Are you looking for an evening of tasty food, drinks, and a good time? Central Tokyo is so chock full of izakaya and bars that it can be hard to know where to start. Furthermore, if you are new to the city there is always the ‘danger’ of falling into a tourist trap. After all, it is always the locals who know their area best and have found their favorite haunts after much trial and error. Let us save you time by sharing with you this list of some of the best local drinking spots in Tokyo!
- 1. Ebisu Yokocho
- 2. Asagaya Star Road
- 3. Kichijoji Harmonica Yokocho
- 4. Yurakucho District
- 5. Ginza 300 Bar
- 6. Asakusa Hoppy Dori
- 7. Shibuya Nonbei Yokocho / Miyashita
- 8. Shinjuku Omoide Yokocho & Golden Gai
- 9. Koenji Street
- 10. Shinbashi
- Discover Tokyo’s Nightlife on a Tour
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1. Ebisu Yokocho
Classy neighborhood Ebisu can be seen as the adult version of nearby Shibuya. There are countless restaurants in the area, but if you want a real local experience you should head to Ebisu Yokocho. This covered alleyway is filled with small izakaya-type restaurants where salarymen and ‘office ladies’ love to blow off steam after a long day of work.
You can find all of Japan’s favorites such as yakitori, gyoza, and oden, and of course, enjoying a few (alcoholic) drinks is par for the course. We especially recommend you to have a Yebisu beer as a nod to the origins of this premium brew in Ebisu.
2. Asagaya Star Road
Suginami in western Tokyo is known as a residential area, but it has plenty of nice ‘Yokocho’ areas (old-style shopping and dining streets). Asagaya Star Road is one of these charming roads right next to a train station, and besides shopping, people also come here to drink and dine.
There are various establishments to choose from such as mom-and-pop stores, small izakaya, a beer hall, upscale restaurants, and (jazz) bars, so you can easily spend a whole evening here eating and then bar hopping.
▶Join our bar hopping tour in Asagaya to get the most out of the experience of the area. A local guide will take you to the best drinking spots where regulars will welcome you warmly.
3. Kichijoji Harmonica Yokocho
Possibly one of the most photogenic Yokocho areas in Japan, Harmonica Yokocho in the western Tokyo city of Kichijoji is an especially atmospheric place to visit in the evening. With its tiny winding streets filled to the brim with tiny bars and restaurants, you will feel a bit like you are in a movie scene.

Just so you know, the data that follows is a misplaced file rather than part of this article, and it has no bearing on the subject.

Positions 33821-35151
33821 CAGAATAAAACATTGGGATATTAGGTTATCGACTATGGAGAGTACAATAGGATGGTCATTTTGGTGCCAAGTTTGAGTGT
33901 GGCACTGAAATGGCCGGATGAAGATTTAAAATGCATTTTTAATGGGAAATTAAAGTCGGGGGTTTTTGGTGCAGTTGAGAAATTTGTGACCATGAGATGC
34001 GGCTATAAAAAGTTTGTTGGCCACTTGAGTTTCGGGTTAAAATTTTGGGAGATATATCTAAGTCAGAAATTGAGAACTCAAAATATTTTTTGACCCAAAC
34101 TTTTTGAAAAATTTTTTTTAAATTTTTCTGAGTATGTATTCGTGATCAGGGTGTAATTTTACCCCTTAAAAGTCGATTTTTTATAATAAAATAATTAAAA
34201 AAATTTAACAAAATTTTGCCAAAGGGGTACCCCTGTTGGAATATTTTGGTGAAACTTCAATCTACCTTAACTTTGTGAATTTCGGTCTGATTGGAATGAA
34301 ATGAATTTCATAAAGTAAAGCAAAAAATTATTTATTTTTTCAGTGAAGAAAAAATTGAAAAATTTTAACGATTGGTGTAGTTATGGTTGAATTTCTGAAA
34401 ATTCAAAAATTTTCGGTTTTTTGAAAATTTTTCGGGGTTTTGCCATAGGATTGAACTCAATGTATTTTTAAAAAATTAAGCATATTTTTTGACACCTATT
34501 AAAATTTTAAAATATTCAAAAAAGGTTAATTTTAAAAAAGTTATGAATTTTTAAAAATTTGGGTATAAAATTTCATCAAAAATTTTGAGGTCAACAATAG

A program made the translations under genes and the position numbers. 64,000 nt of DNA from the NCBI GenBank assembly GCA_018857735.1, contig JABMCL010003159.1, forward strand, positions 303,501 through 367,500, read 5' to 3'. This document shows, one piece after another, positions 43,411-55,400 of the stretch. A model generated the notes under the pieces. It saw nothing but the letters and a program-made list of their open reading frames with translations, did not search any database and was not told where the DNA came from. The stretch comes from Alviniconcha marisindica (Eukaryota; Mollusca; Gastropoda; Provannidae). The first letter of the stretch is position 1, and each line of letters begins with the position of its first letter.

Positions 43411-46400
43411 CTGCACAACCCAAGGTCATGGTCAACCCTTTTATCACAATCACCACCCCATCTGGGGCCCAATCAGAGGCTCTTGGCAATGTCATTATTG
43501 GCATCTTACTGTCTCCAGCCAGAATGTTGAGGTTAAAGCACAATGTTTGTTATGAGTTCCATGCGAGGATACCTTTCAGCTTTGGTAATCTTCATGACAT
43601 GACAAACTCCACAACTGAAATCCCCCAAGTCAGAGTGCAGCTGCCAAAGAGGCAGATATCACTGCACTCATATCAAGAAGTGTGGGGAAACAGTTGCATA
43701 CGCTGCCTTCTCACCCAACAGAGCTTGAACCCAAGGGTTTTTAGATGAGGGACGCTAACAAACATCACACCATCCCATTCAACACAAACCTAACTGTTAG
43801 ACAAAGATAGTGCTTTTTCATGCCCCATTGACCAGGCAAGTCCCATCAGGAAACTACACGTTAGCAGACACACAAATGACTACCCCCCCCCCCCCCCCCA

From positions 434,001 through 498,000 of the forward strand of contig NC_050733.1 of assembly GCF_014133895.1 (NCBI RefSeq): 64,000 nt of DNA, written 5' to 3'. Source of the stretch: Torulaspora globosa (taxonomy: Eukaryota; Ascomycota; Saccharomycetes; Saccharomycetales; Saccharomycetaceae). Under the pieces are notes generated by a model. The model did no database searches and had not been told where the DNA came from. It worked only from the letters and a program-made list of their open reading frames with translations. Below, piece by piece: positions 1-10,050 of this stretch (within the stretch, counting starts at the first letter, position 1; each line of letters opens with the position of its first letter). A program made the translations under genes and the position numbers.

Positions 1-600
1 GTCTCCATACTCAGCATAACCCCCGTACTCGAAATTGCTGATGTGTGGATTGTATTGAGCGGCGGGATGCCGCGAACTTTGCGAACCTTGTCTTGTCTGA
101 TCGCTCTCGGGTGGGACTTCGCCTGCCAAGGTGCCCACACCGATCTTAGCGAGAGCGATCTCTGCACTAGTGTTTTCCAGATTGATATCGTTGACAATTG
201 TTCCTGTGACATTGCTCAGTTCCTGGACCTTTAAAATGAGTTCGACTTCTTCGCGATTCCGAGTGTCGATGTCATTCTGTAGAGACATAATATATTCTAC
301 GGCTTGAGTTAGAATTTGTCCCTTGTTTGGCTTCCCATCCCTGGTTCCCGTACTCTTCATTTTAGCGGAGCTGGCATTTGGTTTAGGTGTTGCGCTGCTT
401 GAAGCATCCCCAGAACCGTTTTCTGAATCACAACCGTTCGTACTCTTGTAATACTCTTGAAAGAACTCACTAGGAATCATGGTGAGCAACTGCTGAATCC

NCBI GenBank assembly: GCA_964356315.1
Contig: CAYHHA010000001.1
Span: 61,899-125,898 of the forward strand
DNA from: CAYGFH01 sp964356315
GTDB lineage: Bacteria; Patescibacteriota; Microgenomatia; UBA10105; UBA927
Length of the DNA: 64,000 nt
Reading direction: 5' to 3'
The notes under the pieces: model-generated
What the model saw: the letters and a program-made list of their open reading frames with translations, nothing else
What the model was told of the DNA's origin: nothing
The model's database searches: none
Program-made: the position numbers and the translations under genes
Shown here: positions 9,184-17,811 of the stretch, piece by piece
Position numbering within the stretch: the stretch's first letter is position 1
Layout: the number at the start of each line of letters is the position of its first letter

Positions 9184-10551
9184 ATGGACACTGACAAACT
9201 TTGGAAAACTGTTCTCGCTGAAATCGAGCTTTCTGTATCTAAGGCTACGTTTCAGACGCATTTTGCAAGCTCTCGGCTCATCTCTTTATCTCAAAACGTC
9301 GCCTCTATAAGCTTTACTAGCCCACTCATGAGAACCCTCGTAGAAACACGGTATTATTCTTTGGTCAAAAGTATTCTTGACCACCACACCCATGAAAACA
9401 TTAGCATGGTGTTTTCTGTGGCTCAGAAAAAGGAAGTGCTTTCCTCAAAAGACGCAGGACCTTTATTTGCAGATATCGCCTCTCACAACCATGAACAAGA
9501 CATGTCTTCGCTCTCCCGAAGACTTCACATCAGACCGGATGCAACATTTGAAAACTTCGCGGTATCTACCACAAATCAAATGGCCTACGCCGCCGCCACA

There are many so-called standing bars as well where people who sit all day at work stretch their legs while enjoying some tasty noodles, snacks, and drinks. Because of its location, which is not that close to central Tokyo, it is not extremely crowded but because of the area’s appeal, it still draws enough people to be bustling at night.
4. Yurakucho District
Right next to Tokyo Station is the entertainment district Yurakucho. Under the train tracks between ‘salarymen heaven’ Shimbashi and Tokyo Station, you will find a long line of small eateries, many of which have been around for decades.
It is one of the easiest places to see local nightlife going on in central Tokyo, and even though lately some new additions have popped up, here you can still get a feel of the typical Showa-era life in Tokyo. Many places have seating outside, so especially when the weather is nice, Yurakucho is a great option for dinner and drinks.
5. Ginza 300 Bar
Unlike the other places mentioned in this list, Ginza 300 Bar is not an area but a single bar. It deserves a special mention however because Ginza 300 Bar has an amazing cost-performance and is very English-friendly. In fact, if you are looking to converse with locals, this bar is one of your best bets in Tokyo.
We didn’t even mention its biggest draw yet; here you can enjoy quality cocktails for the very budget-friendly price of 300 yen per glass. Don’t forget to try their authentic mojito, one of their most popular drinks!
6. Asakusa Hoppy Dori
Right next to one of Tokyo’s most popular tourist attractions, the Sensoji Temple, there is a street with a lot of outdoor seating. This is Asakusa Hoppy Dori, a street that initially became famous for its delicious stews made with beef and vegetables. You can still have this nikomi stew here if you want, but over the years options have expanded and now you can enjoy all kinds of typical Japanese izakaya fare.
In the summer people tend to sit out in the open, and in the colder months, they hang see-through plastic curtains so that you can still sit outside without getting too cold. A nice place to visit together with a trip to Sensoji!